When Sweden dropped its case in 2017, the British government reaffirmed it still wanted to arrest Assange for his alleged violation of house arrest conditions in that now-dropped investigation. Again, Assange said he was willing to be arrested over the issue if the British government promised not to extradite him to the US, but again of course he received no such assurance. Assange tried the defence that he had had “reasonable grounds” to not surrender, and that he had already suffered enough punishment for it.

The British judge who ruled on the case was Lady Emma Arbuthnot, the wife of former Defence Minister James Arbuthnot. Arbuthnot rejected Assange’s appeal: “absent any evidence from Mr Assange on oath, I do not find that Mr Assange’s fears were reasonable.” She dismissed the UN ruling because “he can leave the embassy whenever he wishes”. She dismissed the surviving CPS emails because “I cannot determine from the extracts of correspondence whether the lawyer in the extradition unit acted inappropriately.” She dismissed the medical considerations because the embassy has a balcony and “Mr Assange is fortunately in relatively good health.” And she claimed Assange “appears to consider himself above the normal rules of law”, a talking point recently repeated by hordes of politicians and journalists.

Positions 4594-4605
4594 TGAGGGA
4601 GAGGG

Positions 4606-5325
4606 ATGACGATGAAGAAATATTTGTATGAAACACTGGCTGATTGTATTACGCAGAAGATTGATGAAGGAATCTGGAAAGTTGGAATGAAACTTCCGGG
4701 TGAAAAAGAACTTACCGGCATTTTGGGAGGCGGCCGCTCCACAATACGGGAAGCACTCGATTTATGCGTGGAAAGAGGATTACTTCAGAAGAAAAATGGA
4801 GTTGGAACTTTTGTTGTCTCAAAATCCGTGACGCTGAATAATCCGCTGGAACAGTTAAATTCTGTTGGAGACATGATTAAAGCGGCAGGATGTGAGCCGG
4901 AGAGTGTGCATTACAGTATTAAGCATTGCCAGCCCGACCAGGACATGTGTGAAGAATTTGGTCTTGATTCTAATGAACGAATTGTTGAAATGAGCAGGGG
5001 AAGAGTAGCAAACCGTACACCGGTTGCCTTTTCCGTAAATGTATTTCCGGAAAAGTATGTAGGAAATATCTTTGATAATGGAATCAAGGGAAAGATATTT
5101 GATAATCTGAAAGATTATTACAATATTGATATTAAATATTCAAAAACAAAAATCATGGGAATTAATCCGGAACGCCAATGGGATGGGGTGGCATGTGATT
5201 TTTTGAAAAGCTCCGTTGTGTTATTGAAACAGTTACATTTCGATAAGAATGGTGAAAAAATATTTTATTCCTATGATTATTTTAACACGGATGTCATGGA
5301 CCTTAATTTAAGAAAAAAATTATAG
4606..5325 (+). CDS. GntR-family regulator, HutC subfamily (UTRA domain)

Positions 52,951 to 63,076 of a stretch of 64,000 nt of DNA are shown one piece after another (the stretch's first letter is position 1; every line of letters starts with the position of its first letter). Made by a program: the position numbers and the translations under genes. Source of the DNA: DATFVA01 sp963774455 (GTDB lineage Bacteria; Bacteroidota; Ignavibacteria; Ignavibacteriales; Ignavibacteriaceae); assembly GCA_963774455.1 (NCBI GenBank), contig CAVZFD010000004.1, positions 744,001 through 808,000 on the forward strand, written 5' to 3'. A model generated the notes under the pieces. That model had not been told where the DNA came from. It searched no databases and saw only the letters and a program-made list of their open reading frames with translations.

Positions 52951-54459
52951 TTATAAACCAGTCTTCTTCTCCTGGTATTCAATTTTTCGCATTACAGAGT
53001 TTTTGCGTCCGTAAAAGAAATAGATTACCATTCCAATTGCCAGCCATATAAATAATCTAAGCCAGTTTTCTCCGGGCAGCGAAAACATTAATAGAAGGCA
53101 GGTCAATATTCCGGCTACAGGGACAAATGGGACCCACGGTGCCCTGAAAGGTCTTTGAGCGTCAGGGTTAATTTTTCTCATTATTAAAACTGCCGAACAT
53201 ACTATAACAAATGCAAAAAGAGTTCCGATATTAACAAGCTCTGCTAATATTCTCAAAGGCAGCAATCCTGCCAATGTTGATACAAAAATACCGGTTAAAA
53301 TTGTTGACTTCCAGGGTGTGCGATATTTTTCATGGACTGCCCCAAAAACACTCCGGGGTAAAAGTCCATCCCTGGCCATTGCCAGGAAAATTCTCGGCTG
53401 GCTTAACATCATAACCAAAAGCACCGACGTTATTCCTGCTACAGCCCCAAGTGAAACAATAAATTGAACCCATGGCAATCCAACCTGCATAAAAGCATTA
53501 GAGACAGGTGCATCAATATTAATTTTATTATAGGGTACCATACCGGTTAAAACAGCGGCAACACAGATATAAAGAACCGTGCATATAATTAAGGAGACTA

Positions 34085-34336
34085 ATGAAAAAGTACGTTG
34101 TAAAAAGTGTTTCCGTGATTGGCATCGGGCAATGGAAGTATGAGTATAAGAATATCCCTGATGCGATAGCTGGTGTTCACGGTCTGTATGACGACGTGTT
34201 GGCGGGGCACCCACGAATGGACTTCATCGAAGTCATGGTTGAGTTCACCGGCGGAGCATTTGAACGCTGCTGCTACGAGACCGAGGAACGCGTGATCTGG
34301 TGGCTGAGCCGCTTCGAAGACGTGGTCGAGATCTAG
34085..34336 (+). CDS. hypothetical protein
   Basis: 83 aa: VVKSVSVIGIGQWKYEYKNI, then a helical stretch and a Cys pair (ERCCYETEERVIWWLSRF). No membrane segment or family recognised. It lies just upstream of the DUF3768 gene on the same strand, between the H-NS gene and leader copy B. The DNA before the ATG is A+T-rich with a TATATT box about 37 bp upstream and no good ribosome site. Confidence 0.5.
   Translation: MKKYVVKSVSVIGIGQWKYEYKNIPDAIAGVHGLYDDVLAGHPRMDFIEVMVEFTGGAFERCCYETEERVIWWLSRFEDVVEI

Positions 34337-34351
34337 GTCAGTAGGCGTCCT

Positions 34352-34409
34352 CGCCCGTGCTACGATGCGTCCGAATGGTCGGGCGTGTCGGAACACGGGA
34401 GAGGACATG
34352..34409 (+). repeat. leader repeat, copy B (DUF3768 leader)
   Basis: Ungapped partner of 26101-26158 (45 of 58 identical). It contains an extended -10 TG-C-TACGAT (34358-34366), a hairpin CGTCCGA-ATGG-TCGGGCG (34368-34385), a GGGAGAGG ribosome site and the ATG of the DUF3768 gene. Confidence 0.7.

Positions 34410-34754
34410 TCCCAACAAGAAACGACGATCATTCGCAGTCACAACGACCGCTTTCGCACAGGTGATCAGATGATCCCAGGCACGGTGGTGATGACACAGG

But the UN again backed Assange:

The only ground remaining for Mr. Assange’s continued deprivation of liberty is a bail violation in the UK, which is, objectively, a minor offense that cannot post facto justify the more than 6 years confinement that he has been subjected to since he sought asylum in the Embassy of Ecuador. Mr. Assange should be able to exercise his right to freedom of movement in an unhindered manner, in accordance with the human rights conventions the UK has ratified.

The UK finally dropped all pretense when they arrested Assange three weeks ago, revealing they do have an extradition request from the United States after all! This is despite a UK government initiative having claimed just days earlier:

The UK together with Canada has decided that democratic countries need to stand together to make it an international taboo of the highest order to murder, arrest, or detain journalists just for doing their job.

The website Media Lens has compiled many instances of mainstream journalists expressing extremely anti-Assange sentiments in reaction to his arrest. Here are some examples (click the link for citations):

  • “Assange supporters . Cunt soup babbling about on press freedom.”
  • “Julian Assange is the architect of his own downfall. Bullish and grandiose yet plagued by paranoia, the WikiLeaks boss is his own worst enemy.”
  • “Most of those who still support Assange are hard-right nationalists – with many seeing him as a supporter of the style of politics of both Trump and Vladimir Putin.”